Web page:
Following the firing of a ballistic missile into Saudi Arabia by Houthi forces, on 5 November the Saudi-led international military coalition intensified its blockade of Yemen, closing all air and sea ports. These severe measures were accompanied by the heaviest aerial bombardment by coalition forces of Sana’a governorate in over a year.
Yemen currently imports 90 percent of its staple food supplies. Because of the ongoing armed conflict, an estimated 20.7 million people – three quarters of the population – require humanitarian assistance. At least 7 million people are also at risk of famine. The total closure of all ports will cut Yemen off from crucial food and medical supplies and will further exacerbate what has already become the largest humanitarian crisis in the world.
The UN’s Humanitarian Coordinator for Yemen, Jamie McGoldrick, recently condemned the failure of all parties to the conflict to protect civilians. On 1 November 31 people, including 6 children, were killed in a coalition airstrike on a market in Sa’ada governorate. Coalition airstrikes and shelling by Houthis in Sa’ada governorate and Taizz city also lead to the deaths of at least 12 people, including 8 children, between 1-3 November.
All UN member states should adhere to the arms embargo imposed on the Houthis, and stop selling weapons to Saudi Arabia and other parties to the conflict who routinely violate international humanitarian law. The UN Security Council – which has not passed a substantive resolution on Yemen in over two years – should take urgent action to compel the Saudi-led coalition to reopen Yemen’s ports to life-saving humanitarian aid.
Since Myanmar’s military began so-called “clearance operations” in Rakhine State on 25 August, over 600,000 Rohingya refugees have fled to Bangladesh. While Myanmar’s government has claimed they will permit some Rohingya civilians to return, the authorities have begun seizing Rohingya land across Rakhine State. Local government officials have indicated that confiscated land will now be reclassified for other purposes, and that refugees will not necessarily be allowed to return to their previous villages. There have also been local reports of the authorities harvesting and seizing crops left by fleeing Rohingya communities.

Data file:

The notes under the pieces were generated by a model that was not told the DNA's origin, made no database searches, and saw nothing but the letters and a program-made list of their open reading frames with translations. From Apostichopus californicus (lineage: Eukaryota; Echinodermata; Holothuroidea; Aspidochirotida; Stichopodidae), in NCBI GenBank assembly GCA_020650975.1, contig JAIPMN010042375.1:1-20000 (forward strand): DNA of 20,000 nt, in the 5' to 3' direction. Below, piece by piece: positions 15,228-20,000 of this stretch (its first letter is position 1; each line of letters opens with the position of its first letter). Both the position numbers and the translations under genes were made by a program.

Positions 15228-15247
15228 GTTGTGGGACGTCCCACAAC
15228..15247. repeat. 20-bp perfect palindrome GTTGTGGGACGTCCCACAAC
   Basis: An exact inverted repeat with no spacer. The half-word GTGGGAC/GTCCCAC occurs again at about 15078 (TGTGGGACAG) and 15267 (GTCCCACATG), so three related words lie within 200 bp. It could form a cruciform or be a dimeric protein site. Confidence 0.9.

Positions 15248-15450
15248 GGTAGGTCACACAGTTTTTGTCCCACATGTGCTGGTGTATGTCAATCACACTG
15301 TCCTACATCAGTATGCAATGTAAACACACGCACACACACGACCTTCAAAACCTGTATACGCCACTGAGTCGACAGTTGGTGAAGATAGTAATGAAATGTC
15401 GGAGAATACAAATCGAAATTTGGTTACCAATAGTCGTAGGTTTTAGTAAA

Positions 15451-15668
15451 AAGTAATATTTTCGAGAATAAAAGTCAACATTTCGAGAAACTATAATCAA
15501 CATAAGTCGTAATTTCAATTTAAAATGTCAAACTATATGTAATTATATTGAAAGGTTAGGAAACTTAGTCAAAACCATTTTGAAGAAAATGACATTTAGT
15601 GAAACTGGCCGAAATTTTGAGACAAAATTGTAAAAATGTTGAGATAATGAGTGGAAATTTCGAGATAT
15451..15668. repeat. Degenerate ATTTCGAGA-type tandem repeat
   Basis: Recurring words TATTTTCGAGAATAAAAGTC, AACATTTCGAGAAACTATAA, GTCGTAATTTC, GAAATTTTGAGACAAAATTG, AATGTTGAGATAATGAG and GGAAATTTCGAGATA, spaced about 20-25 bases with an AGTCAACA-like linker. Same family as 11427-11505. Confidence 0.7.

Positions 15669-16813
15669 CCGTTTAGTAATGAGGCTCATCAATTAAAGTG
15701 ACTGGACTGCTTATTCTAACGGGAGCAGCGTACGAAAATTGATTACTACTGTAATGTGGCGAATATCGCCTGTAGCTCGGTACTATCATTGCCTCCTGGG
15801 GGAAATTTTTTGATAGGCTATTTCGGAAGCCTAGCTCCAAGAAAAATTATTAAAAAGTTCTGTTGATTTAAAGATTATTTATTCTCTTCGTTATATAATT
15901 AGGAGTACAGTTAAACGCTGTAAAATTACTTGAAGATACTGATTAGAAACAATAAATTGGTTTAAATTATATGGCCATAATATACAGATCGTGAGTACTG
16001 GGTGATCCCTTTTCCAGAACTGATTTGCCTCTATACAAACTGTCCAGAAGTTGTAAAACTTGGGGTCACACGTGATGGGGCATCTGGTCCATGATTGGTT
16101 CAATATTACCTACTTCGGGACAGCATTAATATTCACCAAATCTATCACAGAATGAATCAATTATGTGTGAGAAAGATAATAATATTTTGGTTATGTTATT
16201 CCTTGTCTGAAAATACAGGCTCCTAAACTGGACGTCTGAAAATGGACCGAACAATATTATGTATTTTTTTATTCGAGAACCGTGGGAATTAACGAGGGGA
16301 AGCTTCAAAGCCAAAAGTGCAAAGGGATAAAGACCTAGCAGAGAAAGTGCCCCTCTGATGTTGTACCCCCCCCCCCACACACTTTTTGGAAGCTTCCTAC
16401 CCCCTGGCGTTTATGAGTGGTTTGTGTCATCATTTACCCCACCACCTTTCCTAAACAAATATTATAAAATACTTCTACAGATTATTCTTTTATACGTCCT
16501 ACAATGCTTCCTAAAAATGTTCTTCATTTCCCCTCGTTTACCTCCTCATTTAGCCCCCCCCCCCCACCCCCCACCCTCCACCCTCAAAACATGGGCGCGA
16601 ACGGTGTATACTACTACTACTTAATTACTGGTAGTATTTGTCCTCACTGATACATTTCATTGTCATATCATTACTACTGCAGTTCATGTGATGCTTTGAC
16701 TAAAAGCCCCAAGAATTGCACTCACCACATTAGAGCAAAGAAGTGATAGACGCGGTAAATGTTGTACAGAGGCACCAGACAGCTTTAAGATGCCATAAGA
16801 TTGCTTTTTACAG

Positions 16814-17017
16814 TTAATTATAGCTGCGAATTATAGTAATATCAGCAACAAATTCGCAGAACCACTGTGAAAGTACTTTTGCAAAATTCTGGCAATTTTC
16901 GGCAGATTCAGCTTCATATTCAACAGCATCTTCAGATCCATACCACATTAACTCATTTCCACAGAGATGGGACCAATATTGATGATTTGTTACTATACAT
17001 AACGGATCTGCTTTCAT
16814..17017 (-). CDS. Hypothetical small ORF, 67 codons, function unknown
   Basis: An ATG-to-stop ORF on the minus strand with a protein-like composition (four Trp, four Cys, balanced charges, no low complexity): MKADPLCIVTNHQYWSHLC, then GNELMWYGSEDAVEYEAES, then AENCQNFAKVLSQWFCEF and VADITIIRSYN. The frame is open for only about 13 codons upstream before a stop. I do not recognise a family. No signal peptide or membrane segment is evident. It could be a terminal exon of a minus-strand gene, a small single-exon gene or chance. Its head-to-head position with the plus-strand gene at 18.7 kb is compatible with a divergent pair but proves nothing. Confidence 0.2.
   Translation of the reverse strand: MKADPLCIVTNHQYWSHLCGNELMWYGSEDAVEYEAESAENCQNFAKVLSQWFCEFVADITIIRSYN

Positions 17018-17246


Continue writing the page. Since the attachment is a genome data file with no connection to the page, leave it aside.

Meanwhile, on 6 November the UN Security Council finally adopted a Presidential Statement on the situation in Myanmar. The statement “strongly condemns the widespread violence” committed against the Rohingya in Rakhine State, and calls for the implementation of the recommendations of the Rakhine Commission led by former UN Secretary-General Kofi Annan. The statement emphasized that Myanmar’s authorities have a responsibility to protect “its population including through respect for the rule of law and the respect, promotion and protection of human rights.”
Action must now follow words. A number of UN member states have already suspended bilateral training programs with Myanmar’s military. But all senior officers with command responsibility for “clearance operations” in Rakhine State should face targeted sanctions. In addition, all international trade, aid and investment programs in Rakhine State should be scrupulously reviewed. Myanmar’s military must not be allowed to profit from the ethnic cleansing of the Rohingya.
A special report released by the UN Assistance Mission in Afghanistan on Tuesday, 7 November, documented a significant increase in attacks targeting places of worship and persons exercising their right to religious worship since January 2016. Fifty-one attacks resulted in 850 civilian casualties, including 273 deaths. According to the report, since 2016 these attacks have been increasingly directed at Afghanistan’s Shia minority by armed extremist groups.
On 3 November the Chief Prosecutor of the International Criminal Court (ICC), Fatou Bensouda, also announced her decision to request authorization to open an investigation into possible war crimes and crimes against humanity committed in Afghanistan since July 2002. During 2016 the ICC reported that the Taliban and affiliated armed groups have potentially committed crimes against humanity and war crimes against civilians, while Afghan security forces and members of the United States’ armed forces and intelligence services may have also committed war crimes, including torture of prisoners.
A formal ICC investigation would be an important step towards ending the culture of impunity that has plagued Afghanistan. All armed groups and military forces operating within the country must uphold their obligations under international humanitarian and human rights law, and should fully cooperate with the ICC investigation.